The Pain Free Athlete: Is Strength Training Ruining Your Posture?

The Pain Free Athlete
Column by JESSICA KISIEL

Is Strength Training Ruining Your Posture?

If you’re lifting weights without addressing postural disparities such as one shoulder higher than the other, a hip that is rotated forward or rounded shoulders then yes, your unbalanced posture is becoming stronger and more engrained with every repetition performed.

I’m not saying don’t resistance train if you have postural disparities, but rather use your resistance workout to improve your posture and muscle balance.

Many of my clients are particularly concerned about the rounding they are seeing in their upper back and shoulders. This posture is a consequence of our lifestyle habit of reaching out in front of us to do things ─ drive, type, cook, write, etc.

Our bodies respond to this repeated stimulus and change its alignment with the upper back muscles becoming overly stretched and the chest muscles becoming overly tight. The shoulders blades move apart, the head goes forward and we look at ourselves in the mirror and feel old. If we maintain this rounded position while performing resistance exercises we will only become stronger in this posture.

To correct this, regardless of what exercise you are performing  –  bench press, seated row, squat, biceps curl or abdominal crunch –  pinching your shoulder blades down and together is imperative to improving your upper body posture. An aligned upper body will also help you recruit your muscles more fully and build greater strength.

Shoulder position may seem unrelated to the mechanics of a lunge, but remember the whole body is connected. A rounded shoulder affects the pelvic position which can change the knee angle and the foot contact on the floor.

Pinching the shoulder blades prior to lifting, stretches the chest muscles and strengthens the upper back muscles both of which are needed for improved upper body alignment. Additionally, pinching the shoulder blades also stabilizes the shoulder joint and confines the range of motion for the exercise to prevent injury.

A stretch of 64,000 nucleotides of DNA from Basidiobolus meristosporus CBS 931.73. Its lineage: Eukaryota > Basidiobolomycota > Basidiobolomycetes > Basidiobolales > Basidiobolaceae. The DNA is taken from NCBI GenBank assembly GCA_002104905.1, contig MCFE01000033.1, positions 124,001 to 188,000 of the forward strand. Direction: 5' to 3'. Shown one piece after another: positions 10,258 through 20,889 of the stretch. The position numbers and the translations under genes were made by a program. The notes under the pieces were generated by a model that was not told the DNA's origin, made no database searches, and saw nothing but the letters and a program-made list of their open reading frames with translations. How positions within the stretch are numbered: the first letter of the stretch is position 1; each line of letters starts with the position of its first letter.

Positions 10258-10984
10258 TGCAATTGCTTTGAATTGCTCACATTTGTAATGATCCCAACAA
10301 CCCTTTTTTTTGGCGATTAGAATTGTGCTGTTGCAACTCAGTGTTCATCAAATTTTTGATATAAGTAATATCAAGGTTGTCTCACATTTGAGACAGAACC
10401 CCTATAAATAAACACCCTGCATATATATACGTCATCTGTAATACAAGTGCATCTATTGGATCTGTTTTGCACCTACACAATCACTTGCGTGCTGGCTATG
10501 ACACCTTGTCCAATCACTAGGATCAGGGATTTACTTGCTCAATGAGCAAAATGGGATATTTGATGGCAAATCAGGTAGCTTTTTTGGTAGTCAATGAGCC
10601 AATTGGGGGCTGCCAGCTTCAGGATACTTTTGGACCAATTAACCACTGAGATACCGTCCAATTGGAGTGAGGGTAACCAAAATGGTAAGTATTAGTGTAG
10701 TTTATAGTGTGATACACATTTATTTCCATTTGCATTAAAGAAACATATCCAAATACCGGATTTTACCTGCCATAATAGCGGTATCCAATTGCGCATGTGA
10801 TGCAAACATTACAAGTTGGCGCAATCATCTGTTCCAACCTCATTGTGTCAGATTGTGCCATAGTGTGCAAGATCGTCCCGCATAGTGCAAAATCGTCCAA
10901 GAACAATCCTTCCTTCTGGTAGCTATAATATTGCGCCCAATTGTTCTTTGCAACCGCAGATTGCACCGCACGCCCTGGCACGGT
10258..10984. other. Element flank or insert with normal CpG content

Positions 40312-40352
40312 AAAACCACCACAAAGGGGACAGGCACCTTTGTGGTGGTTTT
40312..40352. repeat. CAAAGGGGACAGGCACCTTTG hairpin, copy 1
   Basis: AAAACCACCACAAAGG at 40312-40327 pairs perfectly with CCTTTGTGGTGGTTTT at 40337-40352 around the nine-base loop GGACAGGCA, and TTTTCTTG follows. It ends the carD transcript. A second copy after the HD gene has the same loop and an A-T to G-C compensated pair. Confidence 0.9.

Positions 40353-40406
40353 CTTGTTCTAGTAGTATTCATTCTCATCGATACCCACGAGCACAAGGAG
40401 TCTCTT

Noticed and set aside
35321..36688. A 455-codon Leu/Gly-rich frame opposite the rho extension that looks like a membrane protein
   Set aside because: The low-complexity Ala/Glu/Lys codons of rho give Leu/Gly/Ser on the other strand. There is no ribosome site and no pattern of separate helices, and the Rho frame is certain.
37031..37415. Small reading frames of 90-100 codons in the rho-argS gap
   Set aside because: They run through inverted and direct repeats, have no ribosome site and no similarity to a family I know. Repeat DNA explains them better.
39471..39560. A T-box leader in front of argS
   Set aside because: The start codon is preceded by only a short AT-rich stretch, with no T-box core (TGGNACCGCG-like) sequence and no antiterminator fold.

Shoulder position is only one posture to be concerned with when lifting. Additional positioning tips are listed below.

General Guidelines for All Exercises

  • Pinch the shoulder blades down and together.
  • Align the feet straight forward and hip-width apart.
  • Start on the machines until you have mastered proper muscle mechanics for the exercise.
  • Use light weights to avoid compensated movements, train the muscles you intend.

Bench Exercises: Relax your lower back without pushing it flat or over-arching.

Sitting Exercises: Roll your pelvis forward to a neutral position with your sit bones pointed straight down and your lower back slightly arched.

Abdominal Crunches

  • Place your hands behind the head with your fingers interlaced. Pull and hold your elbows and shoulders back to reduce the pressure on your head and neck.
  • Look straight up or slightly back, keeping your chin off your chest.
  • Allow natural pelvic movement, do not flatten and hold your back down.

Jessica Kisiel is a posture, fitness and resistance training certified professional. She offers classes for all ages and abilities. Her next session of classes starts this week including a new class, Aligned Core Conditioning at CrossFit Gym. Check out her offerings at http://www.thepfathlete.com/training/functional-fitness-classes#NMClasses.

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